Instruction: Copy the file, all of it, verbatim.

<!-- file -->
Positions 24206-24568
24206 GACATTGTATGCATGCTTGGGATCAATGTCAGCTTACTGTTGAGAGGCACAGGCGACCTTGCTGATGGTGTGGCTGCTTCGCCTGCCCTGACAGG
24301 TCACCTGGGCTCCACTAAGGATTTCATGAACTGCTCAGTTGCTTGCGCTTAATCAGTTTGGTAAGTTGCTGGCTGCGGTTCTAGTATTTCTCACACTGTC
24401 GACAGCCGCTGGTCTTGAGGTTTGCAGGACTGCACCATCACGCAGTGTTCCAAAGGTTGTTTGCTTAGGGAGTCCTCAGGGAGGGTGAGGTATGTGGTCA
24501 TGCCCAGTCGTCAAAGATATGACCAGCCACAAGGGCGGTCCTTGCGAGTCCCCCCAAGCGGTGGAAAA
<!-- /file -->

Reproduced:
Positions 24206-24568
24206 GACATTGTATGCATGCTTGGGATCAATGTCAGCTTACTGTTGAGAGGCACAGGCGACCTTGCTGATGGTGTGGCTGCTTCGCCTGCCCTGACAGG
24301 TCACCTGGGCTCCACTAAGGATTTCATGAACTGCTCAGTTGCTTGCGCTTAATCAGTTTGGTAAGTTGCTGGCTGCGGTTCTAGTATTTCTCACACTGTC
24401 GACAGCCGCTGGTCTTGAGGTTTGCAGGACTGCACCATCACGCAGTGTTCCAAAGGTTGTTTGCTTAGGGAGTCCTCAGGGAGGGTGAGGTATGTGGTCA
24501 TGCCCAGTCGTCAAAGATATGACCAGCCACAAGGGCGGTCCTTGCGAGTCCCCCCAAGCGGTGGAAAA